In order to see this, consider the following counterfactual. Imagine that Bush went to Congress on 20 September 2001 and made a speech rather different from the one that he did in fact make — the speech that advanced the famous division of the world into “with us” and “with the terrorists” and hence declared that the United States was now officially and openly in the business of civilizing the world by military force, and sovereignty be damned. But imagine for a moment that he took a rather different tack:

Jesus Christ, whom I said was my favorite political philosopher in the presidential campaign, teaches us that we should love our enemies. Indeed, in the gospel of Matthew, chapter 5 verse 39, our Lord tells us that when someone strikes us, we should turn the other cheek. And we have been struck. As a Christian nation, it is therefore incumbent upon us both to turn the other cheek and to learn to love our enemies. As such I am announcing today the “Islamic Friendship Initiative,” and have instructed the State Department to begin to organize public meetings throughout the Middle East so that we can speak with Muslims and learn to love them…

Clearly this is not what Bush said. And it has a bit of an absurd ring to it, I think, which should be our first clue that something has gone seriously awry in our thought experiment. Indeed, the very implausibility of Bush haven given a speech like this nine days after the terrorist attacks in New York and Washington DC should tell us something important: because we cannot actually imagine it having happened, we must have overlooked something in creating that counterfactual history.*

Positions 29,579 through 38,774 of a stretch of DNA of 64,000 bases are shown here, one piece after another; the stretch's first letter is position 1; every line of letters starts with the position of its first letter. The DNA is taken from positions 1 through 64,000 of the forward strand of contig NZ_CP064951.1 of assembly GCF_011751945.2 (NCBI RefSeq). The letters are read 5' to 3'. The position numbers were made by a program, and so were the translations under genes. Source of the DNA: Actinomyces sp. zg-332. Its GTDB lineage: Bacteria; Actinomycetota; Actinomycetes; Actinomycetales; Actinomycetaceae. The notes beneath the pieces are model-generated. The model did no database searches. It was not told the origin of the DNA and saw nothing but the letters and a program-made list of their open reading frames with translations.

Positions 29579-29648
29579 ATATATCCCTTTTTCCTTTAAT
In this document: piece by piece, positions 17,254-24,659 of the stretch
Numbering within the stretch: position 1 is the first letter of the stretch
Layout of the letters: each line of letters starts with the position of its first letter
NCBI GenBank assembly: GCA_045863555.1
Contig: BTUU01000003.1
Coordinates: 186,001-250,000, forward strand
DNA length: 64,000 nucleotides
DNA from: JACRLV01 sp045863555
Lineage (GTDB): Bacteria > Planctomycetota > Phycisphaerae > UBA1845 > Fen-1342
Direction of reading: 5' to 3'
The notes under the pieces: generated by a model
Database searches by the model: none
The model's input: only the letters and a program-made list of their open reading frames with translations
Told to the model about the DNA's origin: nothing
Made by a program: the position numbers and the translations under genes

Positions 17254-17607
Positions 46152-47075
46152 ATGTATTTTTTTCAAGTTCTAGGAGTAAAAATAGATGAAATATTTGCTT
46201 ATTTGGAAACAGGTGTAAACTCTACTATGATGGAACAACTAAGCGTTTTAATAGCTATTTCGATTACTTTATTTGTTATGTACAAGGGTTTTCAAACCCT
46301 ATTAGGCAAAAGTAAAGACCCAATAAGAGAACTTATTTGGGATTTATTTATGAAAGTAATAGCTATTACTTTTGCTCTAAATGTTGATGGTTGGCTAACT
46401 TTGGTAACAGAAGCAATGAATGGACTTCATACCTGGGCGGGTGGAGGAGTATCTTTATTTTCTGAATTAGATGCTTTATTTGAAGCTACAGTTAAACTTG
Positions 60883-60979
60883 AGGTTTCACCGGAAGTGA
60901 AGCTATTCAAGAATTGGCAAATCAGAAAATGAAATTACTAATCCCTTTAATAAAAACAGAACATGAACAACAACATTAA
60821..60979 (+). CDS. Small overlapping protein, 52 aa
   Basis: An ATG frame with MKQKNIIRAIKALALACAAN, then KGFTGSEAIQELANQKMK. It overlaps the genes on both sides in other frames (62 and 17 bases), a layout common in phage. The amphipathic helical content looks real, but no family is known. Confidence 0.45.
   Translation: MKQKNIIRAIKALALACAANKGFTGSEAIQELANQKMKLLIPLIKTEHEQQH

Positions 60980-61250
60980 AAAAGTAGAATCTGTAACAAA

So what did we forget? Well, it certainly wasn’t the text of the Christian Bible (look up Matthew 5:39 if you don’t believe me). So the problem here isn’t a logical one — the hypothetical policy does follow logically from the biblical text. [Indeed, several policies follow logically from different parts of the biblical text, which is one of the problems with trying to produce policy grounded in the Bible, but that’s an issue for a whole different post.] And the problem also wasn’t something having to do with Bush’s personality; this is the man who proclaimed the need for a more “humble” foreign policy during the presidential election, who did in fact declare that Jesus Christ was his favorite political philosopher, and who condemned “nation-building” as a strategy in no uncertain terms. So the problem is not that one cannot imagine George W. Bush coming to the conclusion that more Christian charity was needed in response to the 11 September attacks.

I’d submit that what is implausible about this counterfactual Bush speech is the notion that such a thing could have made it through the various levels of the presidential staff, and somehow cleared the scrutiny of speechwriters, advisors, political consultants, Congressional allies, and party officials. Even if Bush himself had this idea in his head, his staff wouldn’t have let it see the light of day — especially on such a public stage as an address before a joint session of Congress — because they would know what kind of backlash it would engender. Presidential staffs may make mistakes, but they aren’t generally populated by idiots, and anyone who wasn’t a complete idiot would have known that many, many sectors of American society were crying for blood in the days after the attacks. To refuse a military response would be to disregard the opinions of a large section of the population, and this would have caused Bush’s popularity and job approval rating to plummet. And the staff knew this and acted accordingly — or, if they hadn’t, we can easily imagine them being replaced.

Lurking around this analysis is the notion that Bush’s “power” — his capacity to get things done, to bring about one outcome rather than another — is some kind of infinitely flexible commodity that can be used in vastly different domains. The technical term here is “fungible”; money is a fungible resource because you can use it to purchase basically anything that is for sale at a given point in time. But power, in in this case presidential power, is not as fungible, but is more specifically bounded. After 11 September 2001, Bush was certainly empowered to extend the national security apparatus and to deploy troops, but it would be a stretch to say that he was empowered to (say) preach repentance for the sins of American imperialism, or even to reform the Social Security system.